What is the painful bump at the base of my thumb?

This is more than likely wear-and-tear arthritis, and the bump is one of the bones (metacarpal) that becomes prominent as the joint wears out (cartilage thins).

What is the cause?

The cause is the cartilage in the joint thinning out.  Some of this is genetic (inherited).  Injury and joint laxity (being “double-jointed”) may contribute to developing this as well.  It is also more common in women.

Is there any way to know if my pain will get worse?

No — this is a problem that usually gets worse as we get older, but there is no way to predict how rapidly the pain will progress in a particular person.

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Anatomy Hand Thumb

The Value of the Thumb

from Medical Daily

Whether we’re doing fingerprints or we’re battling in a “thumb war,” we often take one of, if not the most valuable digit for granted. The thumb allows us to grasp objects, hitch a ride, and text message. But how powerful and versatile is our thumb?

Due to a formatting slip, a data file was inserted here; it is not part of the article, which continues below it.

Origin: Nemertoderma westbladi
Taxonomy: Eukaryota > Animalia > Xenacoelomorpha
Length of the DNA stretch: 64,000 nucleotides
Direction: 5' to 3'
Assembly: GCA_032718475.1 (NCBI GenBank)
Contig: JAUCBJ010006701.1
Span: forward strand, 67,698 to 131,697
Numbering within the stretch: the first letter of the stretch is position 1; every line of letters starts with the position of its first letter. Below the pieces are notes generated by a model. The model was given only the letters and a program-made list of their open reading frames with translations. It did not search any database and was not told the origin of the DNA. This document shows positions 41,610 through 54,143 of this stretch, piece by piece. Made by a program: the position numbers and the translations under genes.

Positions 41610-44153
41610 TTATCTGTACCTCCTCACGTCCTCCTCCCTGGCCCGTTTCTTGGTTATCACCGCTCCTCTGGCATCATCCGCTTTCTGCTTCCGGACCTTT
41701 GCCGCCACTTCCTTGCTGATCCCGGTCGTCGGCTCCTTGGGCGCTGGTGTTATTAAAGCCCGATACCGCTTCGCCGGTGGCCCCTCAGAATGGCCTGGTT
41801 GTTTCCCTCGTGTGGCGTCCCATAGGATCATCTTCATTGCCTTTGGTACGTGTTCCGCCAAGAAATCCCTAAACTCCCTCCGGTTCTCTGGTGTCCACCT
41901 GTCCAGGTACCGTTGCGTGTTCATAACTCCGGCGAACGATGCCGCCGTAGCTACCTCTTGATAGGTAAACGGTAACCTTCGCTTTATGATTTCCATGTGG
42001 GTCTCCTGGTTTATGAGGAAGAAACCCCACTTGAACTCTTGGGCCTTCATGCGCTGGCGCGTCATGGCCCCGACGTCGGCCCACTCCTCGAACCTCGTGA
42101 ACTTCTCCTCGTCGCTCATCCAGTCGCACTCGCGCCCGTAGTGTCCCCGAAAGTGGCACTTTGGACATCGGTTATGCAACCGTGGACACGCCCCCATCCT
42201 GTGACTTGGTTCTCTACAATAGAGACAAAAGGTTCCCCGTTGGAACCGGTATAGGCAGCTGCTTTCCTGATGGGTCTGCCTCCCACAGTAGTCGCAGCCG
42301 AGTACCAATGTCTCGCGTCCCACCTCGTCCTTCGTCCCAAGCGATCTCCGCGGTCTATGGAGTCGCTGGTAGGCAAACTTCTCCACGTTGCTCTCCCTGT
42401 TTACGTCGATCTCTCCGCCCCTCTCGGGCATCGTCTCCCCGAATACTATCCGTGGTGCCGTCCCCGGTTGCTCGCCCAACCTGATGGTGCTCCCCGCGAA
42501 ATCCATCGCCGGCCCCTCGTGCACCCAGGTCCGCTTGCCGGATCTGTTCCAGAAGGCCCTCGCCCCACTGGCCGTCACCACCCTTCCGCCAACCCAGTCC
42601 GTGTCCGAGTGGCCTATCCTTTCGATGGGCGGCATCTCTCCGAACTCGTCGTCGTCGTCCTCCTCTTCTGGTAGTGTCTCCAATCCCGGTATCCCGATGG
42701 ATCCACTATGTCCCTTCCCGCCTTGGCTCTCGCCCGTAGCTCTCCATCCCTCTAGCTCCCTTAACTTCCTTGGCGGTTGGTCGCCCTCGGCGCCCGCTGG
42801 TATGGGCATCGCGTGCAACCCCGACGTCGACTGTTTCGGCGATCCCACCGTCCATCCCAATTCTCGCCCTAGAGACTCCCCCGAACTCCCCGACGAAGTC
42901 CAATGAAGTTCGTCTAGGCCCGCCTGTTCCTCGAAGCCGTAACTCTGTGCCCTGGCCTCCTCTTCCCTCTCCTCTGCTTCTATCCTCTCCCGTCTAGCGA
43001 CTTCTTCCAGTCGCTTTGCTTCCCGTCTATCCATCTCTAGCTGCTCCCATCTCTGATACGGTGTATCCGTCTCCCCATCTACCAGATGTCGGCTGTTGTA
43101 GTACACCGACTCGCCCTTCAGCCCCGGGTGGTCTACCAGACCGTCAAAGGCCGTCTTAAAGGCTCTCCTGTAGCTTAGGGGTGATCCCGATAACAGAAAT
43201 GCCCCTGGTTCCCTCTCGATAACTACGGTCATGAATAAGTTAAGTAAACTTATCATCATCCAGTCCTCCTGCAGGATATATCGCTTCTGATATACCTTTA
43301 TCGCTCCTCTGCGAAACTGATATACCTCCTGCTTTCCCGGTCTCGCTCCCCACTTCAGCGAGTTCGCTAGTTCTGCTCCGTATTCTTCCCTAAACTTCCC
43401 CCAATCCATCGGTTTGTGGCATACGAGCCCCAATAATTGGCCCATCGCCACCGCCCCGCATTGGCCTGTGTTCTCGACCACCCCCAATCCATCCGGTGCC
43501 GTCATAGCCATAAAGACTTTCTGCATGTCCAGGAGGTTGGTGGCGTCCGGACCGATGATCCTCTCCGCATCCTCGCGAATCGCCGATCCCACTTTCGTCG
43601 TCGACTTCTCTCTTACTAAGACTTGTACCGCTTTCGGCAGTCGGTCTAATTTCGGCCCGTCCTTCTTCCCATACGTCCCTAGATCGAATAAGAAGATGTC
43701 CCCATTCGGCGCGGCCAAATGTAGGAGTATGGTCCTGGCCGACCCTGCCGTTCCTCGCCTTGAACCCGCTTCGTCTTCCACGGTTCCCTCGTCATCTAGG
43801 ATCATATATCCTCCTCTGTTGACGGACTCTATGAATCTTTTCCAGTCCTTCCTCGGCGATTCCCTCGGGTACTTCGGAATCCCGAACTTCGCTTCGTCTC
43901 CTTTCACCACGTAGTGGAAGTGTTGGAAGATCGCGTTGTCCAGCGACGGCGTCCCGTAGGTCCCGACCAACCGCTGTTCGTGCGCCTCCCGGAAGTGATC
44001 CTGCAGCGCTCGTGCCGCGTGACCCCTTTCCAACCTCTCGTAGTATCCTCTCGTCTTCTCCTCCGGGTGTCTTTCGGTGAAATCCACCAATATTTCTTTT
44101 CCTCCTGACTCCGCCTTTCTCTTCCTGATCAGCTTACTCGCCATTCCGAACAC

In the BBC Series “Dissected,” hand surgeon Donald Sammut demonstrates to presenter Dr. George McGavin what gives the thumb its unique abilities by dissecting the human hand. “The general arrangement of the human hand has two hills and a valley in the middle, and these two hills consist of muscle, and they serve the little finger and the thumb,” Sammut says in the video.

Sammut strips away the tissues that protect the vital structures of the palm to look at the thumb. It’s surrounded by fat, which covers all of the important structures that pass through, such as major arteries, nerves, and flexor tendons — tissues that help control movement in your hand. The thumb has no fewer than nine muscles that are solely dedicated to controlling it, contributing to the precision of this intricate muscle system.


Learn more about anatomy of the hand at www.HandCare.org.